Chinese shares have soared nearly 80 percent this year, dwarfing New York’s 5.5 percent rise, but investor Wu Jianshan says he would trade Shanghai’s swings for Wall Street’s stability.
The 60-year-old retiree switched to cheaper cigarettes as Shanghai’s market nosedived last year, losing 65 percent of its value. By the time his losses hit 50,000 yuan (US$7,350) — double Shanghai’s per capita annual income — he could not afford to smoke.
Unlocking his bicycle outside a Dong Hai Securities office, the former factory worker said Shanghai’s current stock market boom allowed him to win back all of his 75,000 yuan investment. As he spoke, his clothes gave off a strong smell of cigarettes.
“Here in Shanghai the market rebounded faster than any other country,” Wu said. “But we need to take into account how much it fell from its peak ... I would prefer Wall Street where the market fluctuations are not that big.”
China’s surging markets were backed by the country’s improving economic fundamentals in the first half of the year, state media quoted the chairman of the China Securities Regulatory Commission Shang Fulin (尚福林) as saying last month.
But with Shanghai shares trading on average at about 40 times greater than their earnings per share, analysts are skeptical.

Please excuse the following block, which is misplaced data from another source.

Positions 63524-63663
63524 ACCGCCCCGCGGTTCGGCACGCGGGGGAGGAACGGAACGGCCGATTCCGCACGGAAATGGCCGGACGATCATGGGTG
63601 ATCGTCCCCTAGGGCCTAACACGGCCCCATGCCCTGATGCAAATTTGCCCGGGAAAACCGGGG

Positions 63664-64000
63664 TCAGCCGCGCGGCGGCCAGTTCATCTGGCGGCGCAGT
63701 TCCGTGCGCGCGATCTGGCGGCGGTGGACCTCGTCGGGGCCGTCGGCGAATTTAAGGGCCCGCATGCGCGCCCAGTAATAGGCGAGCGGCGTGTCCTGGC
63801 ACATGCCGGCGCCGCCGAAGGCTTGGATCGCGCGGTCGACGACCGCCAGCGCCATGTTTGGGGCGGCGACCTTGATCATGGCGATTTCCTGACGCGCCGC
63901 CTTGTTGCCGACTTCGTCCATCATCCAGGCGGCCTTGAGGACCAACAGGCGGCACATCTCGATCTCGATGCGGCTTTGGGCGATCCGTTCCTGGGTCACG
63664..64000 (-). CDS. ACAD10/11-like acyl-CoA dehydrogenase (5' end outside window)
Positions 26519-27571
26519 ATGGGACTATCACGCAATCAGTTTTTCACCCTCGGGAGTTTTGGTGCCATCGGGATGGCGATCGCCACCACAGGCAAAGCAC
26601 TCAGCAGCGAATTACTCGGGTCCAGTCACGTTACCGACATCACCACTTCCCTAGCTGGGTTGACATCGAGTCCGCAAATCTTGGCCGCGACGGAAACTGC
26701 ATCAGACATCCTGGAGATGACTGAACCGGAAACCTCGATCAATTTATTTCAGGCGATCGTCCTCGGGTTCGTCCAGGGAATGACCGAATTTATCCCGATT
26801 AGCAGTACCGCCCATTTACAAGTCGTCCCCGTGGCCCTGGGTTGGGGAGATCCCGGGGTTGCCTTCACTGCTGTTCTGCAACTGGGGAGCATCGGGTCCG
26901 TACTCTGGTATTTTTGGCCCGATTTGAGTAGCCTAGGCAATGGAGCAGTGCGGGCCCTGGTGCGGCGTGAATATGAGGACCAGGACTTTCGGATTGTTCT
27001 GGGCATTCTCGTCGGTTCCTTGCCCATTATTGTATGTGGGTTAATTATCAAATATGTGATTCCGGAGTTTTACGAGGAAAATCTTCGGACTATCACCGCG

“I don’t how much fundamentals actually play into these surging stock prices,” said Sherman Chan (陳穎嘉), an economist at Moody’s Economy.com.
China’s economic stimulus measures and the accompanying record 7.4 trillion yuan in new loans extended in the first two quarters also helped inflate prices as extra money meant to help the real economy was diverted into stocks and property for quick profits.
Hoping to soak up the flood of cash by increasing the supply of shares, regulators ended a nine-month moratorium on initial public offerings last month.
But on July 29, the same day Shanghai was home to the world’s largest stock offering in 16 months last week, state media reported state-run banks would rein in lending.
The news set the Shanghai Composite Index falling as much as 7.7 percent before closing 5 percent lower — the biggest single-day fall in eight months.
That evening the central bank announced it would maintain a loose monetary policy and the market quickly recovered to hit a new 14-month high.
“This sequence of events makes the Shanghai market look almost totally a confection of the government’s making,” wrote John Authers, the Financial Times investment editor.
But Beijing’s strict controls on money flows mean Chinese investors wanting to buy stocks have no other option.
For Wu, the rollercoaster sessions served as a reminder.
“I don’t believe in long-term investments anymore. I was so scared by last year’s fall,” he said. “The market can change direction any day. The government just has to start tightening loans.”